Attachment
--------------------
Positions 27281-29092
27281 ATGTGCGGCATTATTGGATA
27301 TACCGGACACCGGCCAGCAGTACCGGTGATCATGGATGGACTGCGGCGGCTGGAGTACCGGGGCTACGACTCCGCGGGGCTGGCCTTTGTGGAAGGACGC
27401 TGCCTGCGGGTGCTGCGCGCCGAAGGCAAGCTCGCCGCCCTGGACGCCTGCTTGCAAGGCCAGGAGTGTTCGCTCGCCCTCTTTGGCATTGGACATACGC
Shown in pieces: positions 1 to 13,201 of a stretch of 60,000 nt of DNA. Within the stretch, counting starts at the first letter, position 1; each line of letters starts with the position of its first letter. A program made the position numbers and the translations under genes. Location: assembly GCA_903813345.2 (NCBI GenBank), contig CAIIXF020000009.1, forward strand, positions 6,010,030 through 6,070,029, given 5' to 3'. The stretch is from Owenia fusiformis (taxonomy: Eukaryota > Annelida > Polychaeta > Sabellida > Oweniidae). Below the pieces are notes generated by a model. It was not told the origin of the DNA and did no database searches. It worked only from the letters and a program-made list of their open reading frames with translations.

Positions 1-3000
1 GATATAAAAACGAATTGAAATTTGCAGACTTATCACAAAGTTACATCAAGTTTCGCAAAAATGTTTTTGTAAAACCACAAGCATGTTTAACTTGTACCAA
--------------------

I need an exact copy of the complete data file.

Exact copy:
Positions 27281-29092
27281 ATGTGCGGCATTATTGGATA
27301 TACCGGACACCGGCCAGCAGTACCGGTGATCATGGATGGACTGCGGCGGCTGGAGTACCGGGGCTACGACTCCGCGGGGCTGGCCTTTGTGGAAGGACGC
27401 TGCCTGCGGGTGCTGCGCGCCGAAGGCAAGCTCGCCGCCCTGGACGCCTGCTTGCAAGGCCAGGAGTGTTCGCTCGCCCTCTTTGGCATTGGACATACGC
Shown in pieces: positions 1 to 13,201 of a stretch of 60,000 nt of DNA. Within the stretch, counting starts at the first letter, position 1; each line of letters starts with the position of its first letter. A program made the position numbers and the translations under genes. Location: assembly GCA_903813345.2 (NCBI GenBank), contig CAIIXF020000009.1, forward strand, positions 6,010,030 through 6,070,029, given 5' to 3'. The stretch is from Owenia fusiformis (taxonomy: Eukaryota > Annelida > Polychaeta > Sabellida > Oweniidae). Below the pieces are notes generated by a model. It was not told the origin of the DNA and did no database searches. It worked only from the letters and a program-made list of their open reading frames with translations.

Positions 1-3000
1 GATATAAAAACGAATTGAAATTTGCAGACTTATCACAAAGTTACATCAAGTTTCGCAAAAATGTTTTTGTAAAACCACAAGCATGTTTAACTTGTACCAA